Protests are edging despite the controversial BESNA agreement being led by ecA`s rival trade organization, the HVCA Building, which revealed last month that BBES was the first contractor to separate ties with the 111-year-old organ. Crown House and SPIE Matthew Hall want to follow suit. Mr. Moore asked for “association and agreement” and questioned the justification for the Court`s lawsuit. Contractors claim that they have been working for decades under the weight of outdated pay and conditioning agreements, and the situation has a terrible impact on their ability to earn work. Blane Judd, chief executive of HVCA, says British contractors lose to international competitors. Judd says: “It`s about gaining jobs and securing jobs. If we continue as we are, we could have 1000 electricians unemployed – what good is it for anyone? It also argues that the four overlapping JIB agreements that will replace BESNA are outdated, costly and ineffective. ECA Director General Bratt said in a statement: “It is disappointing that these seven contractors continue to advance this agreement at the expense of the industry and we urge them to find a collaborative and sustainable solution.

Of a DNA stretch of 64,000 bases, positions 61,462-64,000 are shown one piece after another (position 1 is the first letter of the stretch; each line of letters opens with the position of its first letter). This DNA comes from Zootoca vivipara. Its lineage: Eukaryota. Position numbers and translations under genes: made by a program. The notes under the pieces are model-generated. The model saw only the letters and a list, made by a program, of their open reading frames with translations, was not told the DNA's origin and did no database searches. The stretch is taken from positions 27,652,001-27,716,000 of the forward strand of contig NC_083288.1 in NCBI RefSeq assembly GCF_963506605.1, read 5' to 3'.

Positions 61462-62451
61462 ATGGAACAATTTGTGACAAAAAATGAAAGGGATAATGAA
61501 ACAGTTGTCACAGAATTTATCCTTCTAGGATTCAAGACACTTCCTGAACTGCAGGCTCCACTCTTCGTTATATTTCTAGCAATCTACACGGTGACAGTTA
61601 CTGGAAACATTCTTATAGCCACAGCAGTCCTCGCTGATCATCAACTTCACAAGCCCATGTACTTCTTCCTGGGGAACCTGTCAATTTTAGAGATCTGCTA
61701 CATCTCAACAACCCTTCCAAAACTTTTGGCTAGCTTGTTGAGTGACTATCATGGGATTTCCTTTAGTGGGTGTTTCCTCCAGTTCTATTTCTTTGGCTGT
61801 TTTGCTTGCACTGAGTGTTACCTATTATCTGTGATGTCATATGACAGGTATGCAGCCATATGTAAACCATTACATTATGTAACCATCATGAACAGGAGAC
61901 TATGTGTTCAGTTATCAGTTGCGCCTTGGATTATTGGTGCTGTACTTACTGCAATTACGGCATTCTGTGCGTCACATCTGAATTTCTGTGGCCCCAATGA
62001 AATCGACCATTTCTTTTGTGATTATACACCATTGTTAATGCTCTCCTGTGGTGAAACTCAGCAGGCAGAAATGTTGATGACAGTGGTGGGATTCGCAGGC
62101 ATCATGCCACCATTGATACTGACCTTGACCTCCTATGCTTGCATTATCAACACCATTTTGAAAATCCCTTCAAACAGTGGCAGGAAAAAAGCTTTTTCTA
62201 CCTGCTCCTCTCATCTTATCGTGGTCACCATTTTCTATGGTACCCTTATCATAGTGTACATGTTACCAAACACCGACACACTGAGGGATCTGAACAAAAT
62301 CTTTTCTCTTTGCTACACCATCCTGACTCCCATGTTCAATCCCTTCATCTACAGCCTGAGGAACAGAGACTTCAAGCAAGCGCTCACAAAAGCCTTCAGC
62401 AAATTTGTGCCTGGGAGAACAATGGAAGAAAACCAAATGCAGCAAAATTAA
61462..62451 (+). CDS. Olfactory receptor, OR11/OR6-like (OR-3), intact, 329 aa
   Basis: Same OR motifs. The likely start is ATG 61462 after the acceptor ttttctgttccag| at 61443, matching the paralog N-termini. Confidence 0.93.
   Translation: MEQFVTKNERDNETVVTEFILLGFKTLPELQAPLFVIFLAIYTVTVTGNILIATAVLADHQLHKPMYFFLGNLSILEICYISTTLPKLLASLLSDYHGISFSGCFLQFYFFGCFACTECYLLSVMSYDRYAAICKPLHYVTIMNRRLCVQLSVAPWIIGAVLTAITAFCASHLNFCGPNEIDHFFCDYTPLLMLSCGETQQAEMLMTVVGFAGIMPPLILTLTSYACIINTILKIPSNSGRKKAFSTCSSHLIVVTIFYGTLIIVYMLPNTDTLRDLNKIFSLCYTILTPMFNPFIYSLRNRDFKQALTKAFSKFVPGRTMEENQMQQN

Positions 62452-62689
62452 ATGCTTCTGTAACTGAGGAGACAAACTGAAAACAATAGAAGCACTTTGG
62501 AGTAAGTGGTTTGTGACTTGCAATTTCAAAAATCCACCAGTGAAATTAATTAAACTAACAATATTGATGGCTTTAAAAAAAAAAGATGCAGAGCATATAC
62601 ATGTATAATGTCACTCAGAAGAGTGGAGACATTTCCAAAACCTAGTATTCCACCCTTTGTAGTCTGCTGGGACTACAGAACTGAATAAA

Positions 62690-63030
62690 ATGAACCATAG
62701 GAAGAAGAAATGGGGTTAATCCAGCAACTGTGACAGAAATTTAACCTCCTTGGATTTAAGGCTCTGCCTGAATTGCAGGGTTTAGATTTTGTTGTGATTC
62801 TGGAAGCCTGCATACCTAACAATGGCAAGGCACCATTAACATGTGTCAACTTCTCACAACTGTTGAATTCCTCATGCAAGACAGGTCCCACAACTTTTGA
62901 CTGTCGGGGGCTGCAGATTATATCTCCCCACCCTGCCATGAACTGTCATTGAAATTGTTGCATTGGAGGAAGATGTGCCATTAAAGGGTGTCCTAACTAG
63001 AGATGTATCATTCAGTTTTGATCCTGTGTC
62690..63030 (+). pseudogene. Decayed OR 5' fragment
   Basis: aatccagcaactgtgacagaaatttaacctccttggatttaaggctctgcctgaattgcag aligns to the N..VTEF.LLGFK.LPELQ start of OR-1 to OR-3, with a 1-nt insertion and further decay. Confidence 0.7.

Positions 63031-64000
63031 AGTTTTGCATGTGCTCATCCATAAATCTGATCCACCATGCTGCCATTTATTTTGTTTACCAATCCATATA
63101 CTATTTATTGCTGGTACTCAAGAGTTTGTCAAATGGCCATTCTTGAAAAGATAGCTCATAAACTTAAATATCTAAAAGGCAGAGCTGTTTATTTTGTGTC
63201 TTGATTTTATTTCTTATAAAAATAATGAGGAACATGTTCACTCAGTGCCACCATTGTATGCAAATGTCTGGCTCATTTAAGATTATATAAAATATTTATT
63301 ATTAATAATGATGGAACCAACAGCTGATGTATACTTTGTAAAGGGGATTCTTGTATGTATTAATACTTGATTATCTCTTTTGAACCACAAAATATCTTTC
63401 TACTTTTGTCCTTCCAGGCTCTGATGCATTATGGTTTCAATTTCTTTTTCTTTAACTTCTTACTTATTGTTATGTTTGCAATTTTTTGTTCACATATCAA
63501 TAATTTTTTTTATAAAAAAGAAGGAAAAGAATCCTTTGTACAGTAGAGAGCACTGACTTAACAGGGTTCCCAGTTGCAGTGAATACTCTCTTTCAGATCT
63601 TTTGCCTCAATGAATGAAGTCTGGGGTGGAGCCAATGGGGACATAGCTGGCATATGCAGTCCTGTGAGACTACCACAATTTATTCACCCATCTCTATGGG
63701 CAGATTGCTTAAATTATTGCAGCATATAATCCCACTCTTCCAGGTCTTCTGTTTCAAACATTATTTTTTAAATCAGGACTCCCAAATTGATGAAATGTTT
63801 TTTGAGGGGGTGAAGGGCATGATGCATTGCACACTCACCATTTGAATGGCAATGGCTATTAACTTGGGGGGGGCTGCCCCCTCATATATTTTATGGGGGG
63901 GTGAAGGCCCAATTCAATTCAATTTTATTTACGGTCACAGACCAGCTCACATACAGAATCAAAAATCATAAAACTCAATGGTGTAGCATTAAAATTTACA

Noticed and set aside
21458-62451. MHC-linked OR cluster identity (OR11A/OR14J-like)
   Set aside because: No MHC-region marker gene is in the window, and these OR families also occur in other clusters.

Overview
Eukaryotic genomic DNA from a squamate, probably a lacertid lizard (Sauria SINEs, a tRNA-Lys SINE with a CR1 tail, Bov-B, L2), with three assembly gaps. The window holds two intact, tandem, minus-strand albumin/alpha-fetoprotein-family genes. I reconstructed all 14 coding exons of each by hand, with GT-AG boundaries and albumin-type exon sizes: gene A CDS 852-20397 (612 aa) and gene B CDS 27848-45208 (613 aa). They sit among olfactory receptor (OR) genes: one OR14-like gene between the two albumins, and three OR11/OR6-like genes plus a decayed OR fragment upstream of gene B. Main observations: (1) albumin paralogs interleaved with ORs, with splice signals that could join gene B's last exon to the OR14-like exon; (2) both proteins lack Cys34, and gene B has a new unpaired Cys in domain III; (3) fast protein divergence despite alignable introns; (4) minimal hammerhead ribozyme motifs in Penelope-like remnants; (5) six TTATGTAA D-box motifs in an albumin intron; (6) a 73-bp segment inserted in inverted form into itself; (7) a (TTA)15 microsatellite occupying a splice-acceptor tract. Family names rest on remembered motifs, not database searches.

Unite argues that the contractors` discourse on the reform of DMs is a pretext for their real intention to reduce wages. Contractors vehemently dispute this and claim that the level of workers` wages is guaranteed under BESNA. However, the union is concerned about companies` determination to impose wage and packaging proposals without their consent. But Bernard McAulay, Unite`s national construction chief, says contractors should back up and reform the JIB agreement, adding that he is confident that Unite members will support strike action among the seven contractors. The decision of seven major merger contractors to detach themselves from the 40-year wage contract was triggered by an “urgent need for modernization,” but it has already provoked tough clashes between workers and police. The construction reports of a series that is likely to become the biggest dispute over labour relations in the sector in 15 years. The collapse of a decades-old distinction between machinery workers and electrical workers and contractors is at the heart of the plans of heavy goods companies. The new proposals – the Building Engineering Services National Agreement (BESNA) set a set of wages and conditions for mechanical and electrical workers to replace the countless separate competing agreements that are currently in place.